### Example Question #14 : Correcting Colon Errors

Replace the underlined portion with the answer choice that results in a sentence that is clear, precise, and meets the requirements of standard written English. One of the answer choices reproduces the underlined portion as it is written in the sentence.

I don’t know what I want, a poodle, a cocker spaniel, or a German shepherd, my sister tells me that each breed has its merits.

I don’t know what I want; a poodle, a cocker spaniel, or a German shepherd; my sister tells me that each breed has its merits.

I don’t know what I want; a poodle, a cocker spaniel, or a German shepherd. My sister tells me that each breed has its merits.

I don’t know what I want, a poodle, a cocker spaniel, or a German shepherd, my sister tells me that each breed has its merits.

I don’t know what I want: a poodle, a cocker spaniel, or a German shepherd, my sister tells me that each breed has its merits.

I don’t know what I want: a poodle, a cocker spaniel, or a German shepherd. My sister tells me that each breed has its merits.

I don’t know what I want: a poodle, a cocker spaniel, or a German shepherd. My sister tells me that each breed has its merits.

Explanation:

Only use a colon to enumerate items in a list if the part of the sentence preceding the list is an independent clause (one that could stand as a complete sentence on its own). Since “I don’t know what I want” is an independent clause, we must use a colon before listing the dog breeds. Because “I don’t know what I want: a poodle, a cocker spaniel, or a German shepherd” and “My sister tells me that each breed has its merits” are both independent clauses, they must be separated by a semicolon or broken into two complete sentences.

### Example Question #15 : Correcting Colon Errors

Replace the underlined section with the answer that best results in a sentence that is clear, precise, and meets the requirements of standard written English.

Have you ever tried: pulpo, padron peppers, or paella? They’re all great examples of classic Spanish cuisine.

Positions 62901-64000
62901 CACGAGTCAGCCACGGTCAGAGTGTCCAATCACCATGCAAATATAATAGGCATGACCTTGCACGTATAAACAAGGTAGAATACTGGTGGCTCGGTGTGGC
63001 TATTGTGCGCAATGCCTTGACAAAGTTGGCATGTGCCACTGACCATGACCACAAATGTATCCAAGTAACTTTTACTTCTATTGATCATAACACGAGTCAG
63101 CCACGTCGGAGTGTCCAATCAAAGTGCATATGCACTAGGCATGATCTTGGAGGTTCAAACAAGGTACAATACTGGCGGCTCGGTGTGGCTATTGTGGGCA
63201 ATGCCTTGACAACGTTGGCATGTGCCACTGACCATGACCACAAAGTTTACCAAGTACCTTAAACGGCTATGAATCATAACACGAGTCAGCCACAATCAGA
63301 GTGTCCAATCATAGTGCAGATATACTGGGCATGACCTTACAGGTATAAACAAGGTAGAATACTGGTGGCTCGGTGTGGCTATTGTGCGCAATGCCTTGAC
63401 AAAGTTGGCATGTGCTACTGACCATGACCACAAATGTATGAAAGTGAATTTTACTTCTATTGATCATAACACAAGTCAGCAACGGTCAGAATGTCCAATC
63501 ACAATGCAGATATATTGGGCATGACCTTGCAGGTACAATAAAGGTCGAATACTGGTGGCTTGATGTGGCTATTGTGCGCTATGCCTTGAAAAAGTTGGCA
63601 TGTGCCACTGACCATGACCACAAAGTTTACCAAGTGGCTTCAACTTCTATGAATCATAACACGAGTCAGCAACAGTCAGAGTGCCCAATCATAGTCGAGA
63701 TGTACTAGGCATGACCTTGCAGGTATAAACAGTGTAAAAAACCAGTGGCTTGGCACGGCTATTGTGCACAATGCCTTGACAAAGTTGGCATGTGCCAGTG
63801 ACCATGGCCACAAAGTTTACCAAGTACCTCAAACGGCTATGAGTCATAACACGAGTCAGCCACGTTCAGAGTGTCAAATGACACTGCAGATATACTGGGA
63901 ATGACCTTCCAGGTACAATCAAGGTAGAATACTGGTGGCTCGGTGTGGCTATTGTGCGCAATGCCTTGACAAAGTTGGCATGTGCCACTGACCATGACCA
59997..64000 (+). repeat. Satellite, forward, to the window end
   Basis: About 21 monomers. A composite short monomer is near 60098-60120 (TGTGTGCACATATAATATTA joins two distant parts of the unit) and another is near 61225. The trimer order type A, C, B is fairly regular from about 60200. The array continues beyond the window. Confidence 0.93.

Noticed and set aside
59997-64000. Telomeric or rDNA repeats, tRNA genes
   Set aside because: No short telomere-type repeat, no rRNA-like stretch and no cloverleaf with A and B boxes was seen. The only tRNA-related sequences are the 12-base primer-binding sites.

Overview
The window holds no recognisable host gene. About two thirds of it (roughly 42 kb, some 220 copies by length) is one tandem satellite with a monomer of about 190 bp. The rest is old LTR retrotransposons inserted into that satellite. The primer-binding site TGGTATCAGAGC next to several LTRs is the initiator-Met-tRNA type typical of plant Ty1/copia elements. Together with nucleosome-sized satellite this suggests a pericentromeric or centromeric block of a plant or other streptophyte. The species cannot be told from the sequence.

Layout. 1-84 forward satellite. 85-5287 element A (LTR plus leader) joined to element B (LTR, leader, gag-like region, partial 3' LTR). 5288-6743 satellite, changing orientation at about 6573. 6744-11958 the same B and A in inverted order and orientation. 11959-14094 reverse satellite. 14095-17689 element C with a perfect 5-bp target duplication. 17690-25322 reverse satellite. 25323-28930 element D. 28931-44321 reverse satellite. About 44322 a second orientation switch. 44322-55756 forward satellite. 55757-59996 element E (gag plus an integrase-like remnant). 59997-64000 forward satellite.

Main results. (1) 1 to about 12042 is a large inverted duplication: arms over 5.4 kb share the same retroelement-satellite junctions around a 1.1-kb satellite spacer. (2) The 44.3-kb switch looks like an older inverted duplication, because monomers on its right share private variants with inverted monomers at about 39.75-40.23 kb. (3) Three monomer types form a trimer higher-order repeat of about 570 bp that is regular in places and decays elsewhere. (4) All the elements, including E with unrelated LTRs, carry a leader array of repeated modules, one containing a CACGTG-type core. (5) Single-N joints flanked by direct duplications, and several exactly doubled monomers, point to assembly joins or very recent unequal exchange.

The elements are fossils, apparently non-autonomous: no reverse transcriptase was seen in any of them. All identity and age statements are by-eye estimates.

Have you ever tried pulpo, padron peppers, or paella? They’re all great examples of classic Spanish cuisine.

Have you ever tried pulpo, padron peppers, or paella; they’re all great examples of classic Spanish cuisine?

Have you ever tried: pulpo, padron peppers, or paella? They’re all great examples of classic Spanish cuisine.

Have you ever tried, pulpo, padron peppers, or paella? They’re all great examples of classic Spanish cuisine.

Have you ever tried pulpo, padron peppers, or paella, they’re all great examples of classic Spanish cuisine?

Have you ever tried pulpo, padron peppers, or paella? They’re all great examples of classic Spanish cuisine.

Explanation:

Because “Have you ever tried” isn’t an independent clause (a complete sentence that can stand on its own), the list that follows it should not be separated with a colon or with any other punctuation. You would only use a colon to introduce the list if the part of the sentence before the list was an independent clause.

### Example Question #16 : Correcting Colon Errors

Replace the underlined section with the answer that best results in a sentence that is clear, precise, and meets the requirements of standard written English.

While I’m away at the convention, I need you to do the following chores: mow the lawn and clean the gutters, which are clogged.

While I’m away at the convention, I need you to do the following chores: mow the lawn and clean the gutters, which are clogged.

While I’m away at the convention I need you to do the following chores: mow the lawn and clean the gutters, which are clogged.

While I’m away at the convention, I need you to mow the lawn and clean the gutters, which are clogged.

While I’m away at the convention, I need you to do the following chores, mow the lawn and clean the gutters, which are clogged.

While I’m away at the convention, I need you to mow the lawn and clean the gutters which are clogged.

While I’m away at the convention, I need you to mow the lawn and clean the gutters, which are clogged.

Explanation:

Because “mow the lawn and clean out the gutters,” isn’t a list of three or more items, no colon is necessary to introduce it. “While I’m away at the convention” and “which are clogged” are dependent clauses, so they must be separated from the main clause with a comma. A better sentence would read as follows: “While I’m away at the convention, I need you to mow the lawn and clean out the gutters, which are clogged.”

### Example Question #17 : Correcting Colon Errors

Replace the underlined section with the answer that best results in a sentence that is clear, precise, and meets the requirements of standard written English.

Randall wasn’t sure if the choir should: meet to rehearse at his house, hold a dress rehearsal in the auditorium, or take a day off so everyone could rest their voices.